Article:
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By | Feb. 2012
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An estimated 66.8 million people worldwide have glaucoma; 6.7 million of those cases will become blind from irreversible nerve damage (1803). Glaucoma is a disease that affects the optic nerve and contributes to the loss of peripheral vision and eventually leads to blindness. The authors’ intention of writing this article is to inform and hopefully encourage early detection to reduce cases of this debilitating disease. The purpose of this article is to inform about the different types of glaucoma, risk factors, and the affects of glaucoma on one’s vision and ability to live a normal life.

There are two types of glaucoma. The two types are primary open-angle glaucoma and primary angle-closure glaucoma. Primary open-angle glaucoma occurs mostly in adults. It usually occurs in both the left and right eye. The symptoms of primary open-angle glaucoma do not usually show up until it is too late and the patient ends up blind. Primary angle-closure glaucoma is caused by blockage in the tube connected to the back of iris in the eye. The symptoms of primary angle-closure glaucoma include an increase in eye pressure, headaches, large pupils, eye pain, and nausea. Since primary angle-closure glaucoma has more outstanding symptoms it may be easier to detect.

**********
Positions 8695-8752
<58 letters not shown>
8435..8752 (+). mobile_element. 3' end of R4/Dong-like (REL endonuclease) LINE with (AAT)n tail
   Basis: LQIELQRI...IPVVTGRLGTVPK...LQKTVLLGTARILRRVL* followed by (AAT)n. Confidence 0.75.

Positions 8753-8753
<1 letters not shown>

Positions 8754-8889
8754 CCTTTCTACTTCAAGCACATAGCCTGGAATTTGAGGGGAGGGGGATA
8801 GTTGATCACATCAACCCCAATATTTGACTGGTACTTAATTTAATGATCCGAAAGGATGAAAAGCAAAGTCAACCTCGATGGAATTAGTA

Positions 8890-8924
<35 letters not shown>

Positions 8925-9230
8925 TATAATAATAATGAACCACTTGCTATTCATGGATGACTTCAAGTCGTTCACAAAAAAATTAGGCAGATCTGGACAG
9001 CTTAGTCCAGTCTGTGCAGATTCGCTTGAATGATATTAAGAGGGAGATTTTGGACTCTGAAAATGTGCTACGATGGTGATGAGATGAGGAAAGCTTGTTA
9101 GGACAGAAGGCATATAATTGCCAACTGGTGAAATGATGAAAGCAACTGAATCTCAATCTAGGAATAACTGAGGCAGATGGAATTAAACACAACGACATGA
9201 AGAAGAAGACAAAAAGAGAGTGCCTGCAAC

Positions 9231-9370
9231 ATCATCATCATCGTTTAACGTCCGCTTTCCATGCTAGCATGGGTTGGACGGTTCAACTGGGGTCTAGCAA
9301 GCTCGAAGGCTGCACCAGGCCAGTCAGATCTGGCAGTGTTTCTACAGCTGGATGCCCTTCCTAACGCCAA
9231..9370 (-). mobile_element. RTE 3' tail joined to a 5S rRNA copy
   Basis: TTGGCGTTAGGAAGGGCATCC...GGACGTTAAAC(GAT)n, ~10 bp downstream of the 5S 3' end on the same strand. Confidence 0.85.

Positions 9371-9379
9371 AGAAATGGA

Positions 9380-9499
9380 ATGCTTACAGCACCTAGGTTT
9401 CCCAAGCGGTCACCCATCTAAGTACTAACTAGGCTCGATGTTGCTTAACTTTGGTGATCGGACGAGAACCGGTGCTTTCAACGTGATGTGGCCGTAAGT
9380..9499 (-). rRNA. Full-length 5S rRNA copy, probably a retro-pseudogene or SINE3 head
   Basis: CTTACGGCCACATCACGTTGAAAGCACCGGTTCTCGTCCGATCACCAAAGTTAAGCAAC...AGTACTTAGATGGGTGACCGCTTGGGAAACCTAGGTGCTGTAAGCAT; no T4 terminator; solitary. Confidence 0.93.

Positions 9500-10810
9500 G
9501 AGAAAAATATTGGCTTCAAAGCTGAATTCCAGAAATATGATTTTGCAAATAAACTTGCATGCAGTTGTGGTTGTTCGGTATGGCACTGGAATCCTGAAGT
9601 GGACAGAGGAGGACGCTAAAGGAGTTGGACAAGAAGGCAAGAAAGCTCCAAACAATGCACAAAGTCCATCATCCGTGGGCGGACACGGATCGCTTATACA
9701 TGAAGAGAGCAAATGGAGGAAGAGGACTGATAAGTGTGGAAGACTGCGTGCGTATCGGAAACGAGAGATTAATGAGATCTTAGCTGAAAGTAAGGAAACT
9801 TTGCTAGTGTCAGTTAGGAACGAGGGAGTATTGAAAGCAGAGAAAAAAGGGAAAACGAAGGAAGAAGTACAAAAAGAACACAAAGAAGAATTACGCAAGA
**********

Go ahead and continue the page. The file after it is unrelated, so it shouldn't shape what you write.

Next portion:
Both types of glaucoma have similar risk factors. Age, eye pressure, race, genetics, and sex are the main risk factors for glaucoma. The age group that is affected the most by glaucoma is those over 50; people near their 70s have the greatest risk of getting the disease. Although eye pressure is not the only risk factor, it has been proven to be an important risk factor by an experiment. Two scientists proved, through a test using primates, that eye pressure is a cause of optic-nerve damage. Race and sex are also factors into glaucoma. In primary angle-open glaucoma, African- Americans have a higher risk of having the disease over Caucasian. In primary angle-closure glaucoma people of...

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